Change: The Only Thing That Is Constant

changeChange happens.

It’s sometimes very scary to have things change. We are creatures of habit and routine, and when things are disrupted, the uncertainty can be almost paralyzing.

But it can be completely freeing, too.

When you throw off the conventional chains of daily living, things get shaken up.  The old rules don’t apply.

We often get so stymied by following a pattern of rote behaviors that come about a pattern of routine that we fail to push past the humdrum of daily activities to see the possibility waiting outside.

When things shift, the realm of possibility gets blown wide open.

Mary Schmich, a columnist for the Chicago Tribune, wrote in a June 1997 essay to “do one thing every day that scares you.”

That’s where embracing it can help you grow as a person.

Whether you are facing change in job duties, change in leadership, change in salary, change in employment, change in what you want to do for a living, change in taking on a stretch assignment, change in responsibility, or change in learning new things that are important to your work, it is clear to see that change is a powerful learning experience.

Looking beyond the scary part (things aren’t what they used to be!) and seeing the valuable learning and personal growth opportunities will help you be well-equipped to handle the how things are shifting.

Someone once told me, “When you fear change the most, that’s exactly when you need it the most.”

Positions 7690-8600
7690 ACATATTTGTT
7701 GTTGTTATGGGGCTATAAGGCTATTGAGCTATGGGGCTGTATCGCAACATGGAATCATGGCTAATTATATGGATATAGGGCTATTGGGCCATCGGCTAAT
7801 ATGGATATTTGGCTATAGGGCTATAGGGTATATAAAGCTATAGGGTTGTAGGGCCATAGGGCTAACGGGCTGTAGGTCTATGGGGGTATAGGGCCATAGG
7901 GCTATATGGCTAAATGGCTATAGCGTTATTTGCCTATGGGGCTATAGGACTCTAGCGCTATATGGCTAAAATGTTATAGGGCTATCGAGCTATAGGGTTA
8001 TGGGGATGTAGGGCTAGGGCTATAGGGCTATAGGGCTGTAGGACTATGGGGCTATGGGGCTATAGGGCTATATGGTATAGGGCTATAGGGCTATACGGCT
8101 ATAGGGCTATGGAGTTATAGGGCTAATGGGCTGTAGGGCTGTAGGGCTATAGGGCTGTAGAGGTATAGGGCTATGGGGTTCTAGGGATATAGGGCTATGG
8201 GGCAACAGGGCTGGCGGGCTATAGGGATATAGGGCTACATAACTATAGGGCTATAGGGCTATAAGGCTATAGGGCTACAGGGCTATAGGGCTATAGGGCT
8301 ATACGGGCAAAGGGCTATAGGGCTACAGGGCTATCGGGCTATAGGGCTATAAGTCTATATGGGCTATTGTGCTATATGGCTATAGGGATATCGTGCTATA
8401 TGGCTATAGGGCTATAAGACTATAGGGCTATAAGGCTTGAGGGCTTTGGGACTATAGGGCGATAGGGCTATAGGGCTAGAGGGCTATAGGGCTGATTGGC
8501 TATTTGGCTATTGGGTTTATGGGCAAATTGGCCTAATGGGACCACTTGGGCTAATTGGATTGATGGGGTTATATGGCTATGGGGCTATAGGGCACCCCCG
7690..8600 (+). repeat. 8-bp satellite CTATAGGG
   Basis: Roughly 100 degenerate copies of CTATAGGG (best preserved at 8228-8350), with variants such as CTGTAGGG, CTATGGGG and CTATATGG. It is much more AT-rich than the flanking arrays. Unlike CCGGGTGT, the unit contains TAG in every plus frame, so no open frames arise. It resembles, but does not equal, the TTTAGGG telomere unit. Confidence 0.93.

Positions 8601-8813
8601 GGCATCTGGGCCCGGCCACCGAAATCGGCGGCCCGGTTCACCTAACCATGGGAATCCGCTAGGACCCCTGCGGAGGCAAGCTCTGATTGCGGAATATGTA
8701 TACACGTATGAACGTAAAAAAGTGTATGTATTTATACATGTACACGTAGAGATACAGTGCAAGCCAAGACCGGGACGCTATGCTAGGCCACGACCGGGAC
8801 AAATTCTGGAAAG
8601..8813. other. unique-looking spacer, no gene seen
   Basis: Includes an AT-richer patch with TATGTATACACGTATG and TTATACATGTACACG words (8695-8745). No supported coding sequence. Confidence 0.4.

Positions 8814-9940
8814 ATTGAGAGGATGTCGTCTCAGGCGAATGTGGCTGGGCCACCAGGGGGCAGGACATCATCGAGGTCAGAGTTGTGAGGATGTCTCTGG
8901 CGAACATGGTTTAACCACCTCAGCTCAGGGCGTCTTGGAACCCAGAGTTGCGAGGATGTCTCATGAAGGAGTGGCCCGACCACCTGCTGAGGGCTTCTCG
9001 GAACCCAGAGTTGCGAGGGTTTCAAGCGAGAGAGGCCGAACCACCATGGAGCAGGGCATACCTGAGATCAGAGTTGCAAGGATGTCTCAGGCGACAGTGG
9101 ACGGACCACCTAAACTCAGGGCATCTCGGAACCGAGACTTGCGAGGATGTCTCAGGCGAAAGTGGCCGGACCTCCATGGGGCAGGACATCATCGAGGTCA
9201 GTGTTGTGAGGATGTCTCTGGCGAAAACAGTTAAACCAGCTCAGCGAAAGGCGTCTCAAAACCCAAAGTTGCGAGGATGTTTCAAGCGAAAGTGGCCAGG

Truer words were never spoken.

The psychology of this statement is this: When you are fearfully clinging to what you know best, it means you aren’t growing or don’t want to grow. When you get to that point where it is almost paralyzing, you are really at the end of a road that is no longer sustainable, and you are going to be forced to adapt.

So what better way to navigate than by stepping up, looking it in the eye, and embracing it?

If you face down your fears, you’ll see that you have allowed them to gain bigger stature in your mind than what they really are.

The best strategy to handle big shifts and minimize those fears?

Get acquainted with change. Do research, find out how it impacts things, and how you might benefit from it, rather than what you might lose from it.

If you maintain a positive approach, you’ll be able to learn valuable new skills, new ideas, new expertise, new opportunities, and find out a whole new dimension to yourself.

And remember, new things happening doesn’t just happen once. It is constant.

I’ll close with an example I experienced lately. In my hometown of Portland, Oregon, I have been involved with the hospitality / meetings industry for 20+ years now.

The other day, I attended an industry meeting at a local hotel which has been a bedrock of luncheon meetings for my entire hospitality career.

Walking in this time, I saw that they had completely remodeled the interior (again). I think this is the third or fourth time. It was completely unrecognizable yet I knew the layout.

As I marveled at this most recent facelift, I was reminded of what it used to look like when I first got going in my career, which seems forever ago.

But the biggest lesson here?  You can’t stop forward progress.

The only thing you can do is adapt your attitude about it and embrace it to be successful.